For example, have you ever visited a resume writer’s website and he or she had Google Ads on the home page — and the ads are promoting low-cost resume writing services? (I tried finding an example for this blog post, but fortunately, the majority of resume writers realize this is a huge "no-no.") If you do use Google Ads on your site, did you know there is a setting you can adjust on Google AdSense to eliminate your competitor’s ads from being shown on your content?

However, if you’re looking for complete control of what appears on your website and/or blog, don’t affiliate with Google AdSense. Even though you can exclude direct competitors, you still can’t control exactly which ads, from which companies, will appear on your content.

When working as a direct affiliate (that is, not just hosting ads on your blog or website or in your newsletter), you don’t want to promote any product that you don’t have personal knowledge or experience with. After all, as an affiliate, you are basically endorsing these products. You are staking your reputation on the products and services you choose to affiliate with. One definition of the word affiliate is: A company in which another company has a minority interest; more generally, a company which is related to another company in some way. So when you become an affiliate of a company, you are tying your brand to their brand. This is why it is important to carefully consider which products and services you choose to promote.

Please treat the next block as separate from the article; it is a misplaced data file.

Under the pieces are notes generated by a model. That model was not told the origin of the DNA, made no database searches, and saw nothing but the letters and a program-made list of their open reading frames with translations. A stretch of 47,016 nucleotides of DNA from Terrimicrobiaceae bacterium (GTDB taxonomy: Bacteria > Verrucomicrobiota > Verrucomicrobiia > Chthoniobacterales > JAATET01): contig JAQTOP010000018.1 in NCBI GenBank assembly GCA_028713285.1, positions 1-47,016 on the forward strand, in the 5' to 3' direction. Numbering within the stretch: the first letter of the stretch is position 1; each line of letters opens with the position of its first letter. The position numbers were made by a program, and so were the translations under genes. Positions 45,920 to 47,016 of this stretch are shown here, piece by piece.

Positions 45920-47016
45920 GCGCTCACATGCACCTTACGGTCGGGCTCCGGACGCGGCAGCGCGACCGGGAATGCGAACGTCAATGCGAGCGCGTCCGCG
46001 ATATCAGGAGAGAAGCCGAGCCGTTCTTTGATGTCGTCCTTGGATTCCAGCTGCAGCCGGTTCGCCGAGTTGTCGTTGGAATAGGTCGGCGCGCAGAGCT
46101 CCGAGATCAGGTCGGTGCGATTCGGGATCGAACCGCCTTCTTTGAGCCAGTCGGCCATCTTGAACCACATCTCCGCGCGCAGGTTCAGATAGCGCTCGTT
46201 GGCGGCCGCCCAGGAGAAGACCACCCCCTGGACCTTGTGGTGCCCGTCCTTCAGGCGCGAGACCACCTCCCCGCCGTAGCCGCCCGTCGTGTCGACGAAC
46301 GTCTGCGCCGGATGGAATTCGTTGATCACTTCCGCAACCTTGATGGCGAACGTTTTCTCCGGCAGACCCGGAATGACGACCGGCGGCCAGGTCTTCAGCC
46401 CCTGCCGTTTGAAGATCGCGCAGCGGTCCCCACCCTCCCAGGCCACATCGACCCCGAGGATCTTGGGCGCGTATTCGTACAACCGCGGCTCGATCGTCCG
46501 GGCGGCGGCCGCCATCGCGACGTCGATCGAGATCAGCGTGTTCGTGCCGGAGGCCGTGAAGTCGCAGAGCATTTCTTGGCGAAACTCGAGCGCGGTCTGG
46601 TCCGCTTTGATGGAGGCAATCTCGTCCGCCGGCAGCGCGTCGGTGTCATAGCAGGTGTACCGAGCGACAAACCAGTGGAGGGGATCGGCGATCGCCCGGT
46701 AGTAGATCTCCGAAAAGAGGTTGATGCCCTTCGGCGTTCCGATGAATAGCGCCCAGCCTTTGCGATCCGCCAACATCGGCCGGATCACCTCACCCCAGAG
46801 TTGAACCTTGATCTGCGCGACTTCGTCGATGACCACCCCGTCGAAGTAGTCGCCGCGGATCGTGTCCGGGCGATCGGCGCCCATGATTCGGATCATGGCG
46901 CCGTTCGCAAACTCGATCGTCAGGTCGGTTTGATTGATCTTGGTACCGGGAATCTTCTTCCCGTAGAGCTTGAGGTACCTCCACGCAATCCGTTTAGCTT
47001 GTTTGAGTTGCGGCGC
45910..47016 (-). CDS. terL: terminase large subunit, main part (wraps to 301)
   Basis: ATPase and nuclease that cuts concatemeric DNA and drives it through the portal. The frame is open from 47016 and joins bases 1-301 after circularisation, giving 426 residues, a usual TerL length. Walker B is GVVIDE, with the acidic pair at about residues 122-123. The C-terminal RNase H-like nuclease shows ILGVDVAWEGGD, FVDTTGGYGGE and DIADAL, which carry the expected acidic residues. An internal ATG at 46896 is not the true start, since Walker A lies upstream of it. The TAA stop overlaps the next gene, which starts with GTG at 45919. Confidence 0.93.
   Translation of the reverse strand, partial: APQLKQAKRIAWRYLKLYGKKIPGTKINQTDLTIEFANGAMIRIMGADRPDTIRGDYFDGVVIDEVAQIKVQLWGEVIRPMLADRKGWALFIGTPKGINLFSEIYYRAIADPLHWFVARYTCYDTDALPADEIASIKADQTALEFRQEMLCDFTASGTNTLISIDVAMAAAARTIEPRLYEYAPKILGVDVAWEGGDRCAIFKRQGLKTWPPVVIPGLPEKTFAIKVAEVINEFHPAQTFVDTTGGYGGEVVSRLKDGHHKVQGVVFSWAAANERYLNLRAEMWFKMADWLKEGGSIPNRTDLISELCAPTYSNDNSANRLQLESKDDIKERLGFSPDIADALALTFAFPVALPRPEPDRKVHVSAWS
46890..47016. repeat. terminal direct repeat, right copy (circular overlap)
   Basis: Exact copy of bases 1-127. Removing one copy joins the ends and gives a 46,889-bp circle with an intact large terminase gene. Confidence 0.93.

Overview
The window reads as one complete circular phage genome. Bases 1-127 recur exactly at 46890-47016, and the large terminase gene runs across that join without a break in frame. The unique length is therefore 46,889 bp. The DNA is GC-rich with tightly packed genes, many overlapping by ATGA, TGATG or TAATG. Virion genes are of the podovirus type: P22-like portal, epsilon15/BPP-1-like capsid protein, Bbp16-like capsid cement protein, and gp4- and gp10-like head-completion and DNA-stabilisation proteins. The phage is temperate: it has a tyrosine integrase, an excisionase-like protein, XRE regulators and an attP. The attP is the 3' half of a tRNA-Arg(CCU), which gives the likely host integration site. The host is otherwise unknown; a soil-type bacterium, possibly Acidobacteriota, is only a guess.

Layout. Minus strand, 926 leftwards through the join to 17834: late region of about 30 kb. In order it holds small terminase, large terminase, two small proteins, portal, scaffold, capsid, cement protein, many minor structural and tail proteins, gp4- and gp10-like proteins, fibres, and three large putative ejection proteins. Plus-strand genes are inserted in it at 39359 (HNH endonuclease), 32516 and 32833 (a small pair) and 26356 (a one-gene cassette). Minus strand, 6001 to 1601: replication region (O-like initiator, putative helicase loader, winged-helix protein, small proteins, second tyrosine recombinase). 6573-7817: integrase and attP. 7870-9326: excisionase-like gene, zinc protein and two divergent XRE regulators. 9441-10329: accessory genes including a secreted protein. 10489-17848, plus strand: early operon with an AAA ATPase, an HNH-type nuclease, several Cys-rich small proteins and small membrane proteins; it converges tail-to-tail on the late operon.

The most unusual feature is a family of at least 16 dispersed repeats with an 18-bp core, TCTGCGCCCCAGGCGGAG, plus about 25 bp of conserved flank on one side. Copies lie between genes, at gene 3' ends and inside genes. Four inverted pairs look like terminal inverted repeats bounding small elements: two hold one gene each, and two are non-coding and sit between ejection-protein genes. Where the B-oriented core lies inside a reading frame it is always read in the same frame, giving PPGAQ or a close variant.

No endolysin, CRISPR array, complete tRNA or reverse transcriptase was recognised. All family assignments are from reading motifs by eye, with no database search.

Tuesday, March 15, 2011

Five-Part Series on Affiliate Marketing: Your Online Presence

The second step in developing effective affiliate relationships is having a website, blog, or online presence. 

E-newsletters are nice, but you’re not going to get everyone to opt into receiving your e-newsletter. So if you don’t have some other online presence — and most often that is a website or blog — you’re missing out on the opportunity to talk to non-clients — or prospective clients — about your services — but also your affiliate marketing services.

The same content-to-advertising ratio used in e-newsletters applies to your website and blog. Make sure you’re providing useful content in both of these forums — and don’t­ let it overshadow your primary marketing focus — whether that’s resume writing or career coaching.

And make sure you disclose your affiliate marketing relationships. (But that's a whole other blog post!)

Monday, March 14, 2011

Five-Part Series on Affiliate Marketing: Your List

This is the first in a five-part series on Affiliate Marketing, building on our "Introduction to Affiliate Marketing for Resume Writers" post last week. The first post focuses on your list.

Those in the affiliate marketing world believe the list is the Holy Grail. But it’s not just the size of your list that matters. Frankly, the quality is more important. If I gave you a phone book, you’d have a list. But it wouldn’t necessarily guarantee you any sales, whether for resume writing or affiliate marketing products. Sure, you could probably get 1% of the folks you contacted to buy, but the return on the time and money you’d have to invest to make that happen probably wouldn’t justify the effort.

On the other hand, what if you could get 20% of your existing resume clients to purchase a resume distribution service or recruiter targeting service?

A few years ago, I conducted an interview with Steve Shellist, of ResumeSpider, which bills itself as the “E-Harmony” of job search. He gave this example of the kind of revenue that a resume writer could expect promoting ResumeSpider:

If you write 5-7 resumes per week, and convert 5-6 of them each month to become ResumeSpider clients, you will earn $100 to $120 per month (based on a $65 average sale price, resulting in a $20 commission per order). But remember, they don’t have to be one of your clients to be a client of ResumeSpider — meaning, every visitor to your website is a potential sale. You can easily double your affiliate profits if you have a web site that gets decent traffic and you promote ResumeSpider visibly to visitors.